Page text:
United States, District of Columbia, Washington - 08-15-2019 (PRDistribution.com) — The Honorable Arthur L. Burnett, SR, Retired Judge of the Superior Court of the District of Columbia, Former Vice President of Administration, National Executive Director and National Spokesperson for the National African American Drug Policy Coalition Inc. was just recently inducted into the International Association of Top Professionals (IAOTP), Hall of Fame for 2019.
Judge Burnett was honored at the 2017 IAOTP’s Annual Awards Gala, at the Ritz Carlton in Battery Park NYC for being selected as “Top Judge of the Year for 2017" and he will be honored for this distinction at their 2019 Annual Awards Gala being held at the Bellagio Hotel in Las Vegas, for this distinction along with his selection for the Lifetime Achievement Award.
Judge Burnett is being recognized for having over 6 decades of professional experience in the Legal Field and for demonstrating success not only within the Judicial System but has impacted society on a global level. He has visited and consulted with judges from foreign countries and served as a briefing judge for the U.S. Department of State in advising foreign judges on the operations of the legal and judicial system of the United States.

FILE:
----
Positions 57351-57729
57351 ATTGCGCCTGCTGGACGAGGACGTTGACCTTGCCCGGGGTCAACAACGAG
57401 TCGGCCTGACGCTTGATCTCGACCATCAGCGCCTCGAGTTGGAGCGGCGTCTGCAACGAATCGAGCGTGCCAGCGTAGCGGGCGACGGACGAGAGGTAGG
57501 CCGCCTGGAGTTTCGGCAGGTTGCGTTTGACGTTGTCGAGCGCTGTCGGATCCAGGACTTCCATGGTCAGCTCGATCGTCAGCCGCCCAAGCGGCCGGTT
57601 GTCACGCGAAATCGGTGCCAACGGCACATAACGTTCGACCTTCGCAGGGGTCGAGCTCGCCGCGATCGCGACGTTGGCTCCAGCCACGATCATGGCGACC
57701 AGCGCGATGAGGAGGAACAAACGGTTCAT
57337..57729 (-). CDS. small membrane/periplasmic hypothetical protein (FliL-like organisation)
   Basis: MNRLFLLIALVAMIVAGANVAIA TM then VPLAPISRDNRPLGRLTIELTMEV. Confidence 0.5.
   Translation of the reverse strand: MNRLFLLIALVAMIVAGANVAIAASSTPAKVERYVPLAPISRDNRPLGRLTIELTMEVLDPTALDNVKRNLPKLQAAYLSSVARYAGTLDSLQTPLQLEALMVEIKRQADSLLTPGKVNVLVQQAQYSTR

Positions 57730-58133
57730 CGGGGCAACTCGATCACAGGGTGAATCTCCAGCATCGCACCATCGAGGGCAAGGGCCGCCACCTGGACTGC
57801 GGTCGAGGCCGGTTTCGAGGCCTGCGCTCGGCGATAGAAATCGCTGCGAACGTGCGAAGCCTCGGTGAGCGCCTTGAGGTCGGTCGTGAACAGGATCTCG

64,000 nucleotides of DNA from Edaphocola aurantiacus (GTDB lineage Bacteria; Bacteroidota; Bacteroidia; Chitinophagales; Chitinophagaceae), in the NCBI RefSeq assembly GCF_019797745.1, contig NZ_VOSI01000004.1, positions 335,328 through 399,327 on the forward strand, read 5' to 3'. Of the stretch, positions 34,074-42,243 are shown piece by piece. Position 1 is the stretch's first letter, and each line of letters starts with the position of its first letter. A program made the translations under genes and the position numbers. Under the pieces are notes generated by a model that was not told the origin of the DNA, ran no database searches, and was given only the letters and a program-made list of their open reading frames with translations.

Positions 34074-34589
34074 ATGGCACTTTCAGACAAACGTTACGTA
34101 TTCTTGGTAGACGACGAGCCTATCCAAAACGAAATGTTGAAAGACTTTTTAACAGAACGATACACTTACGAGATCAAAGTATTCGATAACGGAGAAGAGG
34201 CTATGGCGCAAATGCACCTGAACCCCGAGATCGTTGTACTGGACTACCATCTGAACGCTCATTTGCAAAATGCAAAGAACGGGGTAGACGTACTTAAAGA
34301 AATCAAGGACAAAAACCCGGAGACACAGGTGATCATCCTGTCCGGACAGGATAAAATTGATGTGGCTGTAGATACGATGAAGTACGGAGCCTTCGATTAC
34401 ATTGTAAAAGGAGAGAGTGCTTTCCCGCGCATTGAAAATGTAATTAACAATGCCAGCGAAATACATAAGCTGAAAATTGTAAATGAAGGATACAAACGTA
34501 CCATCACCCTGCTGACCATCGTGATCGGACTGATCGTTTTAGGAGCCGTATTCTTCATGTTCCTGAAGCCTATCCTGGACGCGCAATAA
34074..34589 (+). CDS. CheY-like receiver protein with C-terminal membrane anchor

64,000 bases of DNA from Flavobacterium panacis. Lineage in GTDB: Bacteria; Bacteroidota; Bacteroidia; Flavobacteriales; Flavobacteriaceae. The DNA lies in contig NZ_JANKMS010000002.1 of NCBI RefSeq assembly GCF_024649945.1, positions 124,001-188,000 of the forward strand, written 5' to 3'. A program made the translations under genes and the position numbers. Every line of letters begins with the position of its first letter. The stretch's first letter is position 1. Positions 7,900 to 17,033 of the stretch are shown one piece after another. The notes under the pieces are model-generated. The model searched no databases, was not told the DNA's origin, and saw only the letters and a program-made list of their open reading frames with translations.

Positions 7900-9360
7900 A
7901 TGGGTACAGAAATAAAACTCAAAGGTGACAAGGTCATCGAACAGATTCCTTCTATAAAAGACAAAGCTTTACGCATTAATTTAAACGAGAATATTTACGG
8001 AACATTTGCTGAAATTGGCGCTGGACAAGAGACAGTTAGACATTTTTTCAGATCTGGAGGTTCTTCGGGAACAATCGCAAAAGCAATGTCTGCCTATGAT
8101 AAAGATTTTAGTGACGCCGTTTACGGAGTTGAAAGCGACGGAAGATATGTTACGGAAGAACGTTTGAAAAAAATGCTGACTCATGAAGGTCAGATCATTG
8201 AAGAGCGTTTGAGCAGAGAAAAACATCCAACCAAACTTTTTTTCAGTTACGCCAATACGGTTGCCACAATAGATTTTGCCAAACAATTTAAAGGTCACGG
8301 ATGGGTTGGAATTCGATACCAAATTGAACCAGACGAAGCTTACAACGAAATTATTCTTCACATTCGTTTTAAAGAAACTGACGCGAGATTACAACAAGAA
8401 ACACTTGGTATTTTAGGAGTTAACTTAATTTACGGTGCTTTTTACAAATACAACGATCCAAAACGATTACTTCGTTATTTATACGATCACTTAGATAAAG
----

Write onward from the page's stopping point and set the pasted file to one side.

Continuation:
Mr. Burnett began in the Attorney General’s Honors Program at the United States Department of Justice in the Criminal Division in June 1958 but was shortly thereafter drafted into the United States Army November 18, 1958 while endeavoring to obtain a Judge Advocate General’s Corps Commission in the United States Air Force, having passed the Bar of the District of Columbia October 20, 1958. He became a Second Lieutenant in the Adjutant General Corps and received the Army Commendation Medal from the Secretary of U.S. Army for his exceptional performance of duty. He continued to serve in the Ready Reserve and was promoted to First Lieutenant and finally resigned his Commission when he was appointed United States Magistrate in June 1969. In civilian life in December 1960 he returned to the U.S. Department of Justice and in January 1961 became liaison from the Criminal Division to the Attorney General of the United States to keep him and the Deputy Attorney General advised of significant developments in all the major criminal cases and also to monitor the Martin Luther King Civil Rights Movement. He was also appointed by the Attorney General as Special Prosecutor with the United States Attorney of Maryland of two United States Congressmen for government corruption offenses with reference to their activities to persuade the Attorney General and the Administration to prevent the prosecution of a Savings and Loan entrepreneur and his general counsel running two Savings and Loan Association for perpetrating frauds against senior citizens and gullible investors. The two congressmen and the Proprietor of the two Savings and Loans were convicted after a trial lasting almost three (3) months on every count in the indictment. He played a major role in convincing the Attorney General and the President that they had to go forward with criminal prosecution or the Kennedy Administration could face a Teapot Dome Scandal or what we now frequently refer to a Watergate Scandal.